The above described drawing figures illustrate the invention, a foldable material having a surface appropriate for manual, contact maintenance, such as a cloth 10. The cloth can be made of any flexible material including but not limited to the following: woven fibers such as cotton, preferably terrycloth; animal skins, preferably chamois; sponge and various synthetic materials selected for their utilitarian desirable properties as will be known by those skilled in the art. In one preferred embodiment, the foldable material is a soft and absorbent material such as terrycloth. The cloth advantageously may have the properties of being hydrophillic, hydrophobic, abrasive or any other property desirable in a hand held device with a surface for application to the maintenance of an object. The cloth surface may also have an impregnant such as an anti-tarnish chemical formulation or other surface modification means.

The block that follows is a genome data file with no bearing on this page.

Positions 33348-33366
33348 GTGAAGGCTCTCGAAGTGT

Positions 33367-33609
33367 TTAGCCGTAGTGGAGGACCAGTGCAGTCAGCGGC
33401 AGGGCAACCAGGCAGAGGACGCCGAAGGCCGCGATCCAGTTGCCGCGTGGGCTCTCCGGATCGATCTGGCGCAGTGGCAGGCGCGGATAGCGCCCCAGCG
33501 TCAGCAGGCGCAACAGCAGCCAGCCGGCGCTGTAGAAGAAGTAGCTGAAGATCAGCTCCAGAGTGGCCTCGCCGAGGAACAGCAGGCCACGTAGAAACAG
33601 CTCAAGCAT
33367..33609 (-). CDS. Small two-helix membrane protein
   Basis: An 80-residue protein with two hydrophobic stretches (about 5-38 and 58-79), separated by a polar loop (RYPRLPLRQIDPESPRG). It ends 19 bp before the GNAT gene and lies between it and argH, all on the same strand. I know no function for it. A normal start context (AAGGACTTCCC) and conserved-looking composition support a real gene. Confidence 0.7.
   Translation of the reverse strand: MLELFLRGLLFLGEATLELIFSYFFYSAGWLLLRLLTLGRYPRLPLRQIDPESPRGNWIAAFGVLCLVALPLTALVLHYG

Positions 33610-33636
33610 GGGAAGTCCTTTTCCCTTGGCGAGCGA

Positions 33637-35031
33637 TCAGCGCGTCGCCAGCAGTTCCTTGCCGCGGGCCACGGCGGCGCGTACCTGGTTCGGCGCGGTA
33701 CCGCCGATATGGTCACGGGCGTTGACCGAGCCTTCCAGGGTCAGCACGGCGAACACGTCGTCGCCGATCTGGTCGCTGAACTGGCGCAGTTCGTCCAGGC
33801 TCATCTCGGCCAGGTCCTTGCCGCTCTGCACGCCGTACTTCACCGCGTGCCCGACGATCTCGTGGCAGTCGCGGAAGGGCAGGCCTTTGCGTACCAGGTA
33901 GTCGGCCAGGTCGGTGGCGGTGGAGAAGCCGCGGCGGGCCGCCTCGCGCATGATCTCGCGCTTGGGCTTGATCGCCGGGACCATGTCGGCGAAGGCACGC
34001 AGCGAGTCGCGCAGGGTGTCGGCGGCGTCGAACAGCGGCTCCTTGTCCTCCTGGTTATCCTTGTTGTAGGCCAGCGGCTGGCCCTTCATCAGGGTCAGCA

The cloth surface 10A is preferably apportioned as an obverse side of the cloth 10, and in opposition thereto, a reverse side of the cloth 10. The cloth 10 is of such an overall size as to be foldable into a plurality of contiguous, parallel panels 16. It is preferred that the edges of the cloth are treated or sewn to form a hem 17 to prevent unraveling of the cloth. In its preferred embodiment, the cloth is of such a size as to enable the folding of the cloth into exactly 16 parallel panels 16 such that each of the parallel panels 16 is approximately hand-sized. The preferred size of the cloth is approximately 16 inches wide by 19 inches long, causing each of the panels to be approximately 4 inches wide by 9 inches long. The invention of such a hand-sized collection of panels is considered a highly novel and inventive feature of the invention. The use of the word "panels" is meant to define sub-portions of the cloth's surface 10A where each of the panels constitutes a working surface of the cloth 10 when applied in its preferred manner in accordance with the method of the invention. A wide variety of different quantities and arrangements of such panels defined from various sized cloths can be imagined which would not deviate from the scope of this invention. The specific disclosures made in this patent application should be taken as an example of one possible configuration of an infinite number of embodiments possible within the scope of the present invention.